Written by: Tully Potter
Each year the Henschel Quartet from Munich gives a three-day festival in the little German town of Seligenstadt, on the River Main, not far from Frankfurt in Hesse. The 2009 event – the twelfth – was unusual, in that the ensemble was celebrating its fifteenth anniversary. In truth it is exactly twenty years since the three Henschel siblings – twins Christoph and Markus, violins, and elder sister Monika, viola – decided they would make quartet-playing their life; but they consider that their career really started when they brought the cellist Mathias Beyer-Karlshøj into their group.
On the opening day, 1 July, it was announced that the quartet members and their friends have set up an organisation to help younger ensembles in their careers. First beneficiaries are the young Diogenes Quartet of Munich. In an enterprising concert for children we were able to take the measure of these fine players (Stefan and Gundula Kirpal, Stephanie Krauss and Stephen Ristau). With the young Spanish conductor Carlos Dominguez as a vivid narrator, we watched the players bring various Haydn movements alive, including the variations from the ‘Emperor’ Quartet, highlighted each player in turn – the children recognised the tune as their national anthem. The final part of the concert was based on the old story of The Musicians of Bremen, with the four players impersonating donkey, dog, cat and cockerel. The new organisation has put the Diogenes Quartet under contract to teach one day a month at two Bavarian music schools. Organiser Ernst Gulpen told us that although Bavaria – just over the River Main – had 280 music schools which all paid lip-service to chamber music, little was in fact being done. It was a shock to hear that even Germany, supposedly so serious about good music, was falling behind in its educational goals.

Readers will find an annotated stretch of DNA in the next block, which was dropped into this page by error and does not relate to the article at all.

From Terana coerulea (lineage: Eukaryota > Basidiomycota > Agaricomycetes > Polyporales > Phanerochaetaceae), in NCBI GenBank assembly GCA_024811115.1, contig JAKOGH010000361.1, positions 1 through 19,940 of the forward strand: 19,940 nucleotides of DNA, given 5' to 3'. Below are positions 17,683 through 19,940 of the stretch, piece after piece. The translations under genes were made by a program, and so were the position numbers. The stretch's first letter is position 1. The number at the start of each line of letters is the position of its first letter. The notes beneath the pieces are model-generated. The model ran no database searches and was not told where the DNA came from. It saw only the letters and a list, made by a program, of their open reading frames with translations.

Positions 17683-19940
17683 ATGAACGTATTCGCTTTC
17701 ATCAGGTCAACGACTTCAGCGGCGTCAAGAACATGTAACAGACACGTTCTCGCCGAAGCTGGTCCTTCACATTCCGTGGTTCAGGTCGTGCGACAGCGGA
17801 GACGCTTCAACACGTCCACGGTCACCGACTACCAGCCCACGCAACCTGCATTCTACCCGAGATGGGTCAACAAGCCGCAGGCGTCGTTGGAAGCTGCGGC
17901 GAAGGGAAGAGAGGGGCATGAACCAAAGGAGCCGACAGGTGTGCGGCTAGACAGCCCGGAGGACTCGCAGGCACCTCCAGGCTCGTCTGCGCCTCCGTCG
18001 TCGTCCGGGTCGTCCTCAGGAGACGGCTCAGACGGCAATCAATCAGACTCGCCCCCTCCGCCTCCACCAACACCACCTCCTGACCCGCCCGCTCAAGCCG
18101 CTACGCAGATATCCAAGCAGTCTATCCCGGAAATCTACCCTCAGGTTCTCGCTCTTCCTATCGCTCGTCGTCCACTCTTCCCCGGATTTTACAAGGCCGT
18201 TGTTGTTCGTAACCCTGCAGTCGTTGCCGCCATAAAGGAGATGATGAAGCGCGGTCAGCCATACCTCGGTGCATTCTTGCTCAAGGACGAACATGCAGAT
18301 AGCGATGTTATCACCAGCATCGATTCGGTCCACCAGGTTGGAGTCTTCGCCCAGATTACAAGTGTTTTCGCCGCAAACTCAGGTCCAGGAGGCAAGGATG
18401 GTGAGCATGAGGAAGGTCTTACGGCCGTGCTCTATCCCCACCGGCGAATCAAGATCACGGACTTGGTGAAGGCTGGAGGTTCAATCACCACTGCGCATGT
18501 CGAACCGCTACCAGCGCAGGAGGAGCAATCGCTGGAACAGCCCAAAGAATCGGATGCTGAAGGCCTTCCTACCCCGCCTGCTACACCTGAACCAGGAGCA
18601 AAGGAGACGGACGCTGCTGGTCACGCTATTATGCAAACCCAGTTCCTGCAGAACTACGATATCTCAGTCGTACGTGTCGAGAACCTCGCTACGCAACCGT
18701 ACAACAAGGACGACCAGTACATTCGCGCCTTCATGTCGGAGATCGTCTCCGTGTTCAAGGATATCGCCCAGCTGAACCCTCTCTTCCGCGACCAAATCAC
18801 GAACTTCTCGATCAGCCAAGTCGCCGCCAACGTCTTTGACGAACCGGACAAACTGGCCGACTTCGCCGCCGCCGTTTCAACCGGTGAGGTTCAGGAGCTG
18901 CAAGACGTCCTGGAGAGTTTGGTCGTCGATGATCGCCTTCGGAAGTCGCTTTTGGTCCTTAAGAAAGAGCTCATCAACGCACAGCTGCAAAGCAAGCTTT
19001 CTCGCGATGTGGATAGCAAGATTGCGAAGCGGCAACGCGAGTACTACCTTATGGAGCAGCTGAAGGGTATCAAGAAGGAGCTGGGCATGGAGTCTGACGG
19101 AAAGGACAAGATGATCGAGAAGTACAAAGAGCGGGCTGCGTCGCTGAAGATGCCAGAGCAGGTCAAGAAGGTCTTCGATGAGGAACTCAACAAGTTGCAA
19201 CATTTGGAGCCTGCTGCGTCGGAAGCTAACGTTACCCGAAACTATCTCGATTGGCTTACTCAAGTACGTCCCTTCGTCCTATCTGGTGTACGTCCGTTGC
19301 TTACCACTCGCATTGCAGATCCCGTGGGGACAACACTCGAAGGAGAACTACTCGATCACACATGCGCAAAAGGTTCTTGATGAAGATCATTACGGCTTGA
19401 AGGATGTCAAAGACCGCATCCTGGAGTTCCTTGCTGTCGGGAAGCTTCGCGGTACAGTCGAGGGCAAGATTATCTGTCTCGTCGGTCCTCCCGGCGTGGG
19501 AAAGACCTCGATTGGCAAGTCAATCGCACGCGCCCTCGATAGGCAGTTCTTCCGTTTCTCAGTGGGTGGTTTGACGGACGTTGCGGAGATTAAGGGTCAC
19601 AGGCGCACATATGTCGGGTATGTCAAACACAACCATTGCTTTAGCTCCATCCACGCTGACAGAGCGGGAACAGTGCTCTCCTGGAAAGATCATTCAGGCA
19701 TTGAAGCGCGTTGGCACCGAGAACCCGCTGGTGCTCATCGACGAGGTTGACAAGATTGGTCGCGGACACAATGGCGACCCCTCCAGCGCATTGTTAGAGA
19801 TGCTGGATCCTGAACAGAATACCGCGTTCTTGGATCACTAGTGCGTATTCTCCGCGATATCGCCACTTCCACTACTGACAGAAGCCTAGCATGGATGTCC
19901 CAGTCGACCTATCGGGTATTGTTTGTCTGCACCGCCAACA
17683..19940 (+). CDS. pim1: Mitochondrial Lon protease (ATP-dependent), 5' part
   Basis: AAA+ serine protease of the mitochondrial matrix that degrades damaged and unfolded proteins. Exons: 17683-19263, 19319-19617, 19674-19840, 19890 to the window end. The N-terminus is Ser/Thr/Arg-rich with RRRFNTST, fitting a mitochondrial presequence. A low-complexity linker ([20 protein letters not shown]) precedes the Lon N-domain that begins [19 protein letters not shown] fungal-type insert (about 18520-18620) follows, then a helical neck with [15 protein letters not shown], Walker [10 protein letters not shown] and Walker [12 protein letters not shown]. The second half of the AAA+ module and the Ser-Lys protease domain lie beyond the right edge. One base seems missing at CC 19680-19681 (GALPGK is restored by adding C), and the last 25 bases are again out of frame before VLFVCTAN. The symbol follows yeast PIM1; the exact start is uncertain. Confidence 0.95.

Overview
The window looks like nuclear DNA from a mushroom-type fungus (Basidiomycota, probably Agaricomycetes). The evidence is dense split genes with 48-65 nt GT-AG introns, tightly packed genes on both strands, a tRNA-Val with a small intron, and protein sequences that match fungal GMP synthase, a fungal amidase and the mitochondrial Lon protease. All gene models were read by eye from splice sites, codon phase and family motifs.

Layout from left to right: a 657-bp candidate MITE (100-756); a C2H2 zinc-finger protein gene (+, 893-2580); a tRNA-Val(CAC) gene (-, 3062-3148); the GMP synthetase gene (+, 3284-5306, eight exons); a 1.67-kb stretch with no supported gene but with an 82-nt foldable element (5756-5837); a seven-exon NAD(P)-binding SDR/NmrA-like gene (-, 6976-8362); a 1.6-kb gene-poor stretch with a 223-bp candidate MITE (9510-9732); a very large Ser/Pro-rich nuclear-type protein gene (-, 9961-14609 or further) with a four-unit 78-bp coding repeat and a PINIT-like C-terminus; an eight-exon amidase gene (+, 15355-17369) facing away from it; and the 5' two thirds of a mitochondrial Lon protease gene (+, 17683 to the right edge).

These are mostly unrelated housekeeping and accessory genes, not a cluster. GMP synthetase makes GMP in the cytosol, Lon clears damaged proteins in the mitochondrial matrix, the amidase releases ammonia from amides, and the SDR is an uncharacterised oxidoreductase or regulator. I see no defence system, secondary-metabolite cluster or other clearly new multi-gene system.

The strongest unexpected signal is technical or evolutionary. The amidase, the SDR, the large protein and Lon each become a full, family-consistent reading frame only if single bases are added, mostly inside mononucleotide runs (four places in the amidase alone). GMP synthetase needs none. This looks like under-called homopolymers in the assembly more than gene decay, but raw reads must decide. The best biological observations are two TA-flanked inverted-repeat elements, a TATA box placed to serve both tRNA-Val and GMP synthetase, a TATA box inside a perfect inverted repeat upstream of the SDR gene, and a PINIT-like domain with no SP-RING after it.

The three evening events in the festival were part of the Cloister Concerts series that Franz Preuschoff runs at the beautiful old abbey church known as Einhardbasilika, after its ninth-century founder. The musicians play on an improvised platform in the open air and the audience sits in the cloisters or at the side of the courtyard. The sound is excellent and the weather was kind this year, although for a while it was thought that the third concert might have to be played in the church itself. Hazards are the church clock striking each quarter and then the hour, and the occasional aircraft either leaving or approaching Frankfurt. When the Henschels’ main guests, the Paizo Quartet from Copenhagen, were playing there were also two interruptions from a huge bumble bee, which leader Mikkel Futtrup first tried to parry with his bow and finally squashed with his foot, giving me the chance to observe that it was now a bee flat.
When I first met Futtrup, a brilliant violinist who leads the Opera Orchestra in Copenhagen, at a competition some years ago, he had joined the quartet just a week earlier. This time he was responding to an equal emergency, as the ensemble’s two female players were unable to come to Seligenstadt, leaving only cellist Toke Moldrup. The replacements, second violinist Alexander Butz and Brazilian violist Rafael Altino, proved to be considerable characters and fine players, with individual tones.